Channelpedia

PubMed 24722818


Referenced in Channelpedia wiki pages of: none

Automatically associated channels: TRP , TRPA , TRPA1



Title: Gallic acid functions as a TRPA1 antagonist with relevant antinociceptive and antiedematogenic effects in mice.

Authors: Gabriela Trevisan, Mateus F Rossato, Raquel Tonello, Carin Hoffmeister, Jonatas Z Klafke, Fernanda Rosa, Kelly V Pinheiro, Francielle V Pinheiro, Aline A Boligon, Margareth L Athayde, Juliano Ferreira

Journal, date & volume: Naunyn Schmiedebergs Arch. Pharmacol., 2014 Jul , 387, 679-89

PubMed link: http://www.ncbi.nlm.nih.gov/pubmed/24722818


Abstract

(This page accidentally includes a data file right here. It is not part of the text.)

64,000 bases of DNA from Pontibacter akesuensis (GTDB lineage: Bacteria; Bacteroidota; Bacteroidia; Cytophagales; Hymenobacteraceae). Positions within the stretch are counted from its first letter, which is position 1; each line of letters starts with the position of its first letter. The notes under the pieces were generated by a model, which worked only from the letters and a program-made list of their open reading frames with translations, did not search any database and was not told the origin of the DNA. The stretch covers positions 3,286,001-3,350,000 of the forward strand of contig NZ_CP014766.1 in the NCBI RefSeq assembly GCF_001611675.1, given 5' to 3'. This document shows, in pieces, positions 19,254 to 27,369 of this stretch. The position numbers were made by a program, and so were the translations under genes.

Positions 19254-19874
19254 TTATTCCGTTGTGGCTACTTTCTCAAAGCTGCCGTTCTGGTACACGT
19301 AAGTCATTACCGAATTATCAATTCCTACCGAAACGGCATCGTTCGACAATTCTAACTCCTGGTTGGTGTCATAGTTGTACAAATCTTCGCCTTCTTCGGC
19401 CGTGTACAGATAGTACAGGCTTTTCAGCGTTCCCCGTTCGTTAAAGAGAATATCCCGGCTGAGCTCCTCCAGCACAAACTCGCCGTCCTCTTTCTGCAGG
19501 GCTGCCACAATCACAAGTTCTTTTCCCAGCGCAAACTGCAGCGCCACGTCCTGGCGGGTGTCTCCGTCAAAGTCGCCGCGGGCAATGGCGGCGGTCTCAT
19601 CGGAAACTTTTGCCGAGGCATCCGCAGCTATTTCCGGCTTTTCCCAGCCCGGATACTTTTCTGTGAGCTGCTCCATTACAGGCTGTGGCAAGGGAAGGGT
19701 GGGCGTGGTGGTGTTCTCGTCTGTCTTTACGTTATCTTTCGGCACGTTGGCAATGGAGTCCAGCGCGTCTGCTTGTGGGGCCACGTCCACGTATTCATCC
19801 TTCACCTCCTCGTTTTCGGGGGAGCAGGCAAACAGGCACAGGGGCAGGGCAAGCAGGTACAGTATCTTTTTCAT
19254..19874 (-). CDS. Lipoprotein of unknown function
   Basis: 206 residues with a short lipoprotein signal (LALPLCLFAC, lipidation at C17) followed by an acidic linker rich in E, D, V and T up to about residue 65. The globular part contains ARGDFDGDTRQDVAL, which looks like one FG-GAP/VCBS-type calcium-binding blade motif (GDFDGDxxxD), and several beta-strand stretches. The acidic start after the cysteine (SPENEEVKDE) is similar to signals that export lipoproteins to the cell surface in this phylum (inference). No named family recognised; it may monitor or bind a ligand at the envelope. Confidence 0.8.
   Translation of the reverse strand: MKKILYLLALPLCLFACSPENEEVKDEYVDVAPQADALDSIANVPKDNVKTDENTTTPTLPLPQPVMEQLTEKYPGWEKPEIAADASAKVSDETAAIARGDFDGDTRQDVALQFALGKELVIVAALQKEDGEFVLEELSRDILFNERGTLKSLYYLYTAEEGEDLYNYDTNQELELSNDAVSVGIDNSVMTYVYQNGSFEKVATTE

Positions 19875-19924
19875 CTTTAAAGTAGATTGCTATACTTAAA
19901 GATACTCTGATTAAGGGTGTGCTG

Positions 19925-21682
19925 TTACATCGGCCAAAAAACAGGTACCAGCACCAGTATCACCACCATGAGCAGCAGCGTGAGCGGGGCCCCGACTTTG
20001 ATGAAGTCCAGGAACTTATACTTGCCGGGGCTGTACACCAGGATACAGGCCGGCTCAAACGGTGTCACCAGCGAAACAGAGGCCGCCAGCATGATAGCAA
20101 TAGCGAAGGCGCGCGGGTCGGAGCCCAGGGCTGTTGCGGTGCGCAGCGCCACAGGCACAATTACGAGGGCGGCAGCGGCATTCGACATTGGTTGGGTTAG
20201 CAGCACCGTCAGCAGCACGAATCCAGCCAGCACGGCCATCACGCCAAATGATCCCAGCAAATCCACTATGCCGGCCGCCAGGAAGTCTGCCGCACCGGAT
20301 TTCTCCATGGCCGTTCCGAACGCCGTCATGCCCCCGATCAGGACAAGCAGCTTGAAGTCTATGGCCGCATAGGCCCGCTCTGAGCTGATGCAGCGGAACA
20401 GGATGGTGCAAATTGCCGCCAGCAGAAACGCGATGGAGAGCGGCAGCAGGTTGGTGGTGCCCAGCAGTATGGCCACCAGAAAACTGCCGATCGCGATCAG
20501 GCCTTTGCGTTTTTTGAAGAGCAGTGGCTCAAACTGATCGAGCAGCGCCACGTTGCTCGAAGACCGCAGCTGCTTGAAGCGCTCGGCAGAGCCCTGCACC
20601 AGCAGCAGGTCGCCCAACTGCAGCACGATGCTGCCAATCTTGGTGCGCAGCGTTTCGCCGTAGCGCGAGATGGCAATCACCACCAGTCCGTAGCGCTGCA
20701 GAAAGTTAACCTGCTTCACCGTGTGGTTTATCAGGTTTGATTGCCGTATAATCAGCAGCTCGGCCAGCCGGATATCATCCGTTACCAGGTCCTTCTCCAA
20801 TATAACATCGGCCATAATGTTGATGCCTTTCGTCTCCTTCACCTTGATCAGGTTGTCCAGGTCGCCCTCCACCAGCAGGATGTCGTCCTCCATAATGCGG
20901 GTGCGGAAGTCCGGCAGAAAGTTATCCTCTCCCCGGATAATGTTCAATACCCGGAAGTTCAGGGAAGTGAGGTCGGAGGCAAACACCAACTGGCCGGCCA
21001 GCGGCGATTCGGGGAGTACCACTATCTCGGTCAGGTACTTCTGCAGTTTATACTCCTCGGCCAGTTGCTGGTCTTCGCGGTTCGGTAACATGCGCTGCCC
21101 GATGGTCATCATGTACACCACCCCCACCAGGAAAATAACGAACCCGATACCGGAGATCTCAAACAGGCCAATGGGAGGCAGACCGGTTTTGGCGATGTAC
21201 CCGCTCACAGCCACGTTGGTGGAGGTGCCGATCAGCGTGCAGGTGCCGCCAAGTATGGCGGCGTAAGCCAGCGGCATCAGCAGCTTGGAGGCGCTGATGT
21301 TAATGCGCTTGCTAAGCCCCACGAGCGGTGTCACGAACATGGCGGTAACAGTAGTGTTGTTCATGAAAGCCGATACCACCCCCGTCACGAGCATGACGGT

The transient receptor potential ankyrin 1 (TRPA1) has been identified as a relevant target for the development of novel analgesics. Gallic acid (GA) is a polyphenolic compound commonly found in green tea and various berries and possesses a wide range of biological activities. The goal of this study was to identify GA as a TRPA1 antagonist and observe its antinociceptive effects in different pain models. First, we evaluated the ability of GA to affect cinnamaldehyde-induced calcium influx. Then, we observed the antinociceptive and antiedematogenic effects of GA (3-100 mg/kg) oral administration after the intraplantar (i.pl.) injection of TRPA1 agonists (allyl isothiocyanate, cinnamaldehyde, or hydrogen peroxide-H2O2) in either an inflammatory pain model (carrageenan i.pl. injection) or a neuropathic pain model (chronic constriction injury) in male Swiss mice (25-35 g). GA reduced the calcium influx mediated by TRPA1 activation. Moreover, the oral administration of GA decreased the spontaneous nociception triggered by allyl isothiocyanate, cinnamaldehyde, and H2O2. Carrageenan-induced allodynia and edema were largely reduced by the pretreatment with GA. Moreover, the administration of GA was also capable of decreasing cold and mechanical allodynia in a neuropathic pain model. Finally, GA was absorbed after oral administration and did not produce any detectable side effects. In conclusion, we found that GA is a TRPA1 antagonist with antinociceptive properties in relevant models of clinical pain without detectable side effects, which makes it a good candidate for the treatment of painful conditions.